Self-initiated projects are essential to refining your photographic practice, developing your intuition, and building up the experience you need to take your visual storytelling to the next level. The subject matter you choose, the way you approach it and the way you visually represent and share what you witness, will all dictate the impact it has and size of audience it reaches. This lecture will focus on the experiences of photographer Chris King as he explores the issue of avoidable food waste. He will share how his approach has evolved with time as he continually strives to make his work more engaging, as well as the steps he has taken to connect with as wide an audience as possible, and affect positive change around the issue of food waste.
The Documentary Photography Through the Lens series, curated by NYU Florence Professor Alessandra Capodacqua, explores photography as a visual language to communicate ideas and to reflect on the intersection between the personal and the public.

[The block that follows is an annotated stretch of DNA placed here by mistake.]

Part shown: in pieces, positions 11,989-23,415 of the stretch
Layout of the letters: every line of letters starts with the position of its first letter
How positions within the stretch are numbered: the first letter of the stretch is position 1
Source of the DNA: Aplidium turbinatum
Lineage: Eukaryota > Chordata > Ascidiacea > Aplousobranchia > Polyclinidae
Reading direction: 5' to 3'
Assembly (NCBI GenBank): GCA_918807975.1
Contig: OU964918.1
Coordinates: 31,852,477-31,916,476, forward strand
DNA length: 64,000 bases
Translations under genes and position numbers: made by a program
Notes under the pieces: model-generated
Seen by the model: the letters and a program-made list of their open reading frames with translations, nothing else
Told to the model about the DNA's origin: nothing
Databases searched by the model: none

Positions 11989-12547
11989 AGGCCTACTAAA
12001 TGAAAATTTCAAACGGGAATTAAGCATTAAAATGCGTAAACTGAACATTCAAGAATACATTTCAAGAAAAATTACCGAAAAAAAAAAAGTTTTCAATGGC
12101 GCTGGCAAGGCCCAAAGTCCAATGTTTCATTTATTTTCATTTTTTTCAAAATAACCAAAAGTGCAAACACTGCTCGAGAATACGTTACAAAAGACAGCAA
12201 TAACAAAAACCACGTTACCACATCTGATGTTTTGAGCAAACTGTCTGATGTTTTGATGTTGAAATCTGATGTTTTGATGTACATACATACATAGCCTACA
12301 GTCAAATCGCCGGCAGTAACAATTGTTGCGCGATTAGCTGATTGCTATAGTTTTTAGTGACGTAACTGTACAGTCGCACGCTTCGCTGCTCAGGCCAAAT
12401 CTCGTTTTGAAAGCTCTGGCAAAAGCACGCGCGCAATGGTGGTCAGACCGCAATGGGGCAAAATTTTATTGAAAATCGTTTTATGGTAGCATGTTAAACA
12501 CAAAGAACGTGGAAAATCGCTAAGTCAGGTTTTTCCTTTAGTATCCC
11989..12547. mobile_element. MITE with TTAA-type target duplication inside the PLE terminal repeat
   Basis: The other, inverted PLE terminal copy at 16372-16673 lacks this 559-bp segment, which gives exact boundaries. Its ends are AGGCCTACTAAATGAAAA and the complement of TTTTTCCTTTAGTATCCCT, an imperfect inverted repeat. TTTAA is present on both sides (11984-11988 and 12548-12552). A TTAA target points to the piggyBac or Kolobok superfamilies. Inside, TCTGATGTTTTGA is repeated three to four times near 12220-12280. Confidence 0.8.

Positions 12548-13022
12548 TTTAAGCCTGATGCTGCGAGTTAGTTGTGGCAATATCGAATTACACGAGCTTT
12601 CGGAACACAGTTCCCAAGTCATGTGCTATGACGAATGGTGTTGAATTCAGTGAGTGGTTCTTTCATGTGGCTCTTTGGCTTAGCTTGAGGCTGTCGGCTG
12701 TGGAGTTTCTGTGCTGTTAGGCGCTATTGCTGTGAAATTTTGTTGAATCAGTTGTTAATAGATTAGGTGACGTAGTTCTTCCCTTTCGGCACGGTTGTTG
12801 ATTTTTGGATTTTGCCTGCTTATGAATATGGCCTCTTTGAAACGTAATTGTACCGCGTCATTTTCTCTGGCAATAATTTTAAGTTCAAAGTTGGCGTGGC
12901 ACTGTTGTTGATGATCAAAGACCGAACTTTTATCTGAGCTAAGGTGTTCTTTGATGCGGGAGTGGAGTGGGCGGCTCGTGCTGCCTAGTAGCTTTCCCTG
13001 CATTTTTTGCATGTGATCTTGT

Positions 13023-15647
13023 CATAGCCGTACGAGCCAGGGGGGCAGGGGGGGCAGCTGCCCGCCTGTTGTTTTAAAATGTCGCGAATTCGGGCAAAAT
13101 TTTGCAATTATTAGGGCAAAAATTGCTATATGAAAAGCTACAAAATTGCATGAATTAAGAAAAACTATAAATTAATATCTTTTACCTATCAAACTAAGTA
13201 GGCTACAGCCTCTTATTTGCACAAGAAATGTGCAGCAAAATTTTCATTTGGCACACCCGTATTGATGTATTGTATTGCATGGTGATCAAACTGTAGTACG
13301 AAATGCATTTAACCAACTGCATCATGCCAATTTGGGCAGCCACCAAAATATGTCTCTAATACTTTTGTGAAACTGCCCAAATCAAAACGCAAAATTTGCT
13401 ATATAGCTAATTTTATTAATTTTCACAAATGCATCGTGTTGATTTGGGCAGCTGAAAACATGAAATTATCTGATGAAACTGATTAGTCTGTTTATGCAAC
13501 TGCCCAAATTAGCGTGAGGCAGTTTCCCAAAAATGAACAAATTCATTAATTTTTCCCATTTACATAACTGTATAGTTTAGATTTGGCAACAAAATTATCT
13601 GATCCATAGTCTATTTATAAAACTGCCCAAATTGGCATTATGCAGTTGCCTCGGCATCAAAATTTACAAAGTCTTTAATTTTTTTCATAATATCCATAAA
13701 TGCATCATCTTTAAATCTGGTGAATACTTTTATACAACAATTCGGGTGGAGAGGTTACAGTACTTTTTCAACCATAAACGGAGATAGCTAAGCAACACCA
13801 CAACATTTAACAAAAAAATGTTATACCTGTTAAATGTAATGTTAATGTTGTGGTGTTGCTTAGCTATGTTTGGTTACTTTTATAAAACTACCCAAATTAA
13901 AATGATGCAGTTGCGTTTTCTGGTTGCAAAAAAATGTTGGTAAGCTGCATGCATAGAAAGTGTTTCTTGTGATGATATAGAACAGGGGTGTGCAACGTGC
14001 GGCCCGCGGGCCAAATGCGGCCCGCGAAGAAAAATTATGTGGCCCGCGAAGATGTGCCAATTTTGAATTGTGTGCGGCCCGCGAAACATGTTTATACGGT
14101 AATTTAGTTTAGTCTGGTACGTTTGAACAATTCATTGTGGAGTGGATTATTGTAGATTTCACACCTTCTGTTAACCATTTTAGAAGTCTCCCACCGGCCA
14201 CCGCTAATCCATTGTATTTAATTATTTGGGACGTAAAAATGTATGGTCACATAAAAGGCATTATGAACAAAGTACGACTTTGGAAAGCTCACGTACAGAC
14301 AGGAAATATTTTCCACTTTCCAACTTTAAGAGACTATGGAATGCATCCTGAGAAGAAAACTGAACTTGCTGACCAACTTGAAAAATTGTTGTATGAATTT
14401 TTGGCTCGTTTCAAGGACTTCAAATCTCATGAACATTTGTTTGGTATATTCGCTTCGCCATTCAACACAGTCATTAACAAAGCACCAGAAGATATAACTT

Read more about this event on the LPD website.
Chris King spent most of his adult life involved in trying to create positive change on some level and to some degree – be it as a grassroots activist campaigning about climate change at a time when most people had never heard of such a thing, or carrying out an impact assessment of a water program implemented by a disaster relief organisation in remote parts of Cambodia. He uses his camera as a tool to engage and inform people through visual storytelling, and to bring attention to under-reported stories – on my doorstep and beyond. King is a self-taught photographer and multimedia producer, and continues to strive to improve his understanding and ability to tell an engaging story through visual media and the use of web technology.